Like Austria, Germany has insisted on continuing restrictions on workers from the former communist states, beyond its eastern borders. Workers from these countries will have to apply for work permits before 2011. However, Germany issued 500,000 of these permits between 2004 and 2006.
"In practice Germany has given as many people work as other big countries," EU Employment Commissioner Vladimir Spidla said in May 2006. Germany has also imposed restrictions on workers from Bulgaria and Romania, but it has pledged to ease access for highly skilled workers from the new member states.
Greece dropped all restrictions on 2004 entrants, as of 1 May 2006. It introduced some restrictions on workers from Bulgaria and Romania, but lifted them in January 2009.
The Republic of Ireland was one of three countries which opened up its labour markets to all new member states immediately in 2004. It did, however, introduce new rules whereby immigrants from all EU countries - not just the new members - would be ineligible for benefits for two years. Immigrants from the UK are the only exception.
However, Ireland introduced a work permit scheme for workers from Bulgaria and Romania, after it experienced an influx of an estimated 200,000 workers from Central Europe between 2004 and 2006.
Italy initially imposed restrictions on 2004 entrants, including a special entry quota, but has now dropped them all.
It introduced restrictions on some categories of workers from Bulgaria and Romania. But work permits are not required in agriculture, hotel and tourism, domestic work, care services, construction, engineering, managerial and highly skilled work.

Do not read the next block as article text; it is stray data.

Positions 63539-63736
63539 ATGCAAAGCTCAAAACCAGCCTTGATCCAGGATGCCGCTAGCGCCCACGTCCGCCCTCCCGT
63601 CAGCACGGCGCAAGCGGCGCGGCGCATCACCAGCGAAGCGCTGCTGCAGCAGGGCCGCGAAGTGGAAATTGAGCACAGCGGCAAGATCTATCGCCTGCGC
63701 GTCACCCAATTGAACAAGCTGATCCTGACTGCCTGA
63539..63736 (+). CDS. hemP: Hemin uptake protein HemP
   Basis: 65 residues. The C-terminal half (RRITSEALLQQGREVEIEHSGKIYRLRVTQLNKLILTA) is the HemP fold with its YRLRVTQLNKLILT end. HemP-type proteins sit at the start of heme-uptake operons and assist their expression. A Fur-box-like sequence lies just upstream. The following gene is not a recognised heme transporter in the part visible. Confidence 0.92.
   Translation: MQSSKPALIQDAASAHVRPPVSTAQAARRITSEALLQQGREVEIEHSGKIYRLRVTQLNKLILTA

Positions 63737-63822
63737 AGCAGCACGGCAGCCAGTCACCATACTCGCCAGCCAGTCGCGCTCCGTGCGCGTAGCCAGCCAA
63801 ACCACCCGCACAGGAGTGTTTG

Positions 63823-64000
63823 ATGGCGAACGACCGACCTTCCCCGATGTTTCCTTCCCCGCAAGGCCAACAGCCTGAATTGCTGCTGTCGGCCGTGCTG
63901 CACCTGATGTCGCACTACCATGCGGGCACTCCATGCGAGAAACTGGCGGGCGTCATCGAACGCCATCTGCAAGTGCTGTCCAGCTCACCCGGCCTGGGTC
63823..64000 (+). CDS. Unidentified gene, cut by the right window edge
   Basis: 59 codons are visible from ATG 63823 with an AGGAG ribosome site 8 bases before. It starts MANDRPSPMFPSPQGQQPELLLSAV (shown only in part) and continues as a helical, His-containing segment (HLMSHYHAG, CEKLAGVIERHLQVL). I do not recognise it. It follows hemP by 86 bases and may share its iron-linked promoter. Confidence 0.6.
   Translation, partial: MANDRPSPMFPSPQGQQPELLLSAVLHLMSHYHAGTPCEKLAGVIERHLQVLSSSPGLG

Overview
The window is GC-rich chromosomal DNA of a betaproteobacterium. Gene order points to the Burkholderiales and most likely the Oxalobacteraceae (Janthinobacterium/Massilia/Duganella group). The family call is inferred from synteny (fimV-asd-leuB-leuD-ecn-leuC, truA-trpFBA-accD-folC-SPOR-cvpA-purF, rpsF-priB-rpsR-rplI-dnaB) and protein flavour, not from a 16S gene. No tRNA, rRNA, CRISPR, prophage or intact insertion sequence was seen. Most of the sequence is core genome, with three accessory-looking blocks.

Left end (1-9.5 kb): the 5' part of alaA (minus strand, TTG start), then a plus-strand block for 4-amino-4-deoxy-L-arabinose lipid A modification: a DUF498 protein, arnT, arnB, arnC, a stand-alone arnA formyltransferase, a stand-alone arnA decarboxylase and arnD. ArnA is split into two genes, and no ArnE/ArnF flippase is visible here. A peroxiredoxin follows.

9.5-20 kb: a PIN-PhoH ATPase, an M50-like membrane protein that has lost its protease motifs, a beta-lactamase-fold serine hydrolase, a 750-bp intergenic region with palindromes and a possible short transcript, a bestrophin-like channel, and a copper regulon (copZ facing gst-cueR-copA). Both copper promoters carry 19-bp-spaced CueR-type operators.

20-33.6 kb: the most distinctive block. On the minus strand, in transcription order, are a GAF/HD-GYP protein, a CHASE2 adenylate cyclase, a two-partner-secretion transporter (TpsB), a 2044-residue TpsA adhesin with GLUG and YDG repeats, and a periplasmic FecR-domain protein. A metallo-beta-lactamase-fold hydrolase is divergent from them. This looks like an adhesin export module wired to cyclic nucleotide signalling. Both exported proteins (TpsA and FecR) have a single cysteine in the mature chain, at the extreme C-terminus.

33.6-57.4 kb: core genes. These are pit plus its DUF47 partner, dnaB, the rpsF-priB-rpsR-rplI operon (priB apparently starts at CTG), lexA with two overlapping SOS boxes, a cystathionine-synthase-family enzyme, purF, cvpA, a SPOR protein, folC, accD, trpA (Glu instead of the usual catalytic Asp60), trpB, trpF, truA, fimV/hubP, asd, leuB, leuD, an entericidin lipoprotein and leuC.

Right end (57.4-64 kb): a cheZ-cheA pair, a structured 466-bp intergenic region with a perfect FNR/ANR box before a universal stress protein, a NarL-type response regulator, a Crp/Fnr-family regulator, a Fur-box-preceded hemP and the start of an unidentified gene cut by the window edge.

In November 2007 Luxembourg lifted restrictions for workers from the 2004 accession countries.
Luxembourg simplified work permit procedures for Bulgarian and Romanian workers in agriculture, hotel and catering and certain areas of finance.
The Dutch government lifted all restrictions from 1 May 2007 for workers from the 2004 accession countries.
For workers from Bulgaria and Romania, a work permit will be issued whenever there are no suitable workers available in the Netherlands or other EU member states and the employer can fulfil the norms for working conditions and accommodation.
Portugal dropped all restrictions on workers from the 2004 entrants on 1 May 2006. Between 2004 and 2006 it had a 6,500 annual limit on immigrant workers of all nationalities.
Bulgarians and Romanians had to apply for work permits until January 2009, when Portugal dropped that requirement.
Spain dropped all restrictions on workers from the 2004 entrants on 1 May 2006.
Spain operated a work permit system for workers from Bulgaria and Romania for the first two years after their accession, but dropped that requirement in January 2009. Some 400,000 Romanians are already working legally in the country.
Sweden was one of the three countries, along with the UK and Ireland, which chose to apply no restrictions to workers from the new EU member states. It has taken the same liberal line with regard to workers from Bulgaria and Romania.
The UK was one of the three countries, along with Ireland and Sweden, to place no restrictions on workers from the 2004 entrants. However, workers have to register and only become eligible for benefits such as Jobseeker's Allowance and income support after working continuously in the UK for at least a year.
After an unexpectedly large influx of workers from Central Europe - an estimated 600,000 in two years - the UK announced that it would impose restrictions on workers from Bulgaria and Romania. Up to 20,000 are allowed to take low-skilled jobs in agriculture or food processing, high-skilled workers are able to apply for work permits to perform a skilled job, and students are able to work part-time. Self-employed people from Bulgaria and Romania are already allowed to work in the UK, and this will continue.